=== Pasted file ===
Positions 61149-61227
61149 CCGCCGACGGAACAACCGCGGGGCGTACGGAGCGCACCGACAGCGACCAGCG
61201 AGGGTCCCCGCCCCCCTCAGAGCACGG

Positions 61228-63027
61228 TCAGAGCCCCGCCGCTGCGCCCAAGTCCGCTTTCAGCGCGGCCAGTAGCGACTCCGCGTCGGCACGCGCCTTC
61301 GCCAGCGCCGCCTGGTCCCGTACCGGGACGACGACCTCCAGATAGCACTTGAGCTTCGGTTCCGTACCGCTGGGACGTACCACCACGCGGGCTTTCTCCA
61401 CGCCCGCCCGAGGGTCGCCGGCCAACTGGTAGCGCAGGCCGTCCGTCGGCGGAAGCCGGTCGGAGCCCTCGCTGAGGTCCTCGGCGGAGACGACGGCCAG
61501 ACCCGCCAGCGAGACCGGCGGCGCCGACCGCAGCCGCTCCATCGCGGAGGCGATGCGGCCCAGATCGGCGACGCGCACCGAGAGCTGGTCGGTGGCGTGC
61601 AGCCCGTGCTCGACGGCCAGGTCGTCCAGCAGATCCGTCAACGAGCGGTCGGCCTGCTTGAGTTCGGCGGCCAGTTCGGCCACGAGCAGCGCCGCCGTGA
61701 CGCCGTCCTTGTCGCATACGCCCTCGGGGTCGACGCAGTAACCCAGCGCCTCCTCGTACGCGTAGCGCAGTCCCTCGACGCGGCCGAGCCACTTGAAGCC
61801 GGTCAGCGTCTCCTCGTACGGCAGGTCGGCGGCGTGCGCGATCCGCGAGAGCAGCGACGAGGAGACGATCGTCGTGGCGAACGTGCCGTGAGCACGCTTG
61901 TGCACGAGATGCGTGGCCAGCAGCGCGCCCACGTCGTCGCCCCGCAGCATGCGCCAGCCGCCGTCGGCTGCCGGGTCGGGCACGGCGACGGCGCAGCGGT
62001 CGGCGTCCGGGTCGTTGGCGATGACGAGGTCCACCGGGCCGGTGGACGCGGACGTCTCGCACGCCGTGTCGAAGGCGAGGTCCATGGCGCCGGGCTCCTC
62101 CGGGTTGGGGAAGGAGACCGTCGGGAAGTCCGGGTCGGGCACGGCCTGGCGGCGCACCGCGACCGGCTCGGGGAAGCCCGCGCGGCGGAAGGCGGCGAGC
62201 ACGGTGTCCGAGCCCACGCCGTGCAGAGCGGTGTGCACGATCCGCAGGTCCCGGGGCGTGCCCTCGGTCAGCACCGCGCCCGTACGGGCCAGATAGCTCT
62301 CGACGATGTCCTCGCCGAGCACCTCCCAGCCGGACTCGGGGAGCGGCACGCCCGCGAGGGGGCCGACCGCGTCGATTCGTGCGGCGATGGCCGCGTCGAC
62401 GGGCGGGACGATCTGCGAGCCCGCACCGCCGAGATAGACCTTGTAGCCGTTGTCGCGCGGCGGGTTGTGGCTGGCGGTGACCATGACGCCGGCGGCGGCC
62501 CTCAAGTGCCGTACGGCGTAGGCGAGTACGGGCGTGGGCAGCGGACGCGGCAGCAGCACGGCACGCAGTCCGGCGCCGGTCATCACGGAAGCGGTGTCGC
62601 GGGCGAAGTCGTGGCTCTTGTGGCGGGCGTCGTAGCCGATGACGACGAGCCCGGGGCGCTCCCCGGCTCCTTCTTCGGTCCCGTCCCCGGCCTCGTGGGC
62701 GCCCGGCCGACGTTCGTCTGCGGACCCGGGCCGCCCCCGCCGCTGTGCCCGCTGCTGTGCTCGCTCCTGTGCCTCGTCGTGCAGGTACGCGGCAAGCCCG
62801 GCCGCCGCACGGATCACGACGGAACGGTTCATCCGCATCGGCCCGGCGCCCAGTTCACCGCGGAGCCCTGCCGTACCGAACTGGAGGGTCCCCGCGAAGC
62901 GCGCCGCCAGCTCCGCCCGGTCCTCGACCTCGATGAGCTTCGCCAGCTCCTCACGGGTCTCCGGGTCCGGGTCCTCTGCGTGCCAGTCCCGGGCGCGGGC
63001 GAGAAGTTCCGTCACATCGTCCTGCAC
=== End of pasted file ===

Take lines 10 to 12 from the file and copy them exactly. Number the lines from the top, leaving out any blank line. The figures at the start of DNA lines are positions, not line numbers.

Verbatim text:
61701 CGCCGTCCTTGTCGCATACGCCCTCGGGGTCGACGCAGTAACCCAGCGCCTCCTCGTACGCGTAGCGCAGTCCCTCGACGCGGCCGAGCCACTTGAAGCC
61801 GGTCAGCGTCTCCTCGTACGGCAGGTCGGCGGCGTGCGCGATCCGCGAGAGCAGCGACGAGGAGACGATCGTCGTGGCGAACGTGCCGTGAGCACGCTTG
61901 TGCACGAGATGCGTGGCCAGCAGCGCGCCCACGTCGTCGCCCCGCAGCATGCGCCAGCCGCCGTCGGCTGCCGGGTCGGGCACGGCGACGGCGCAGCGGT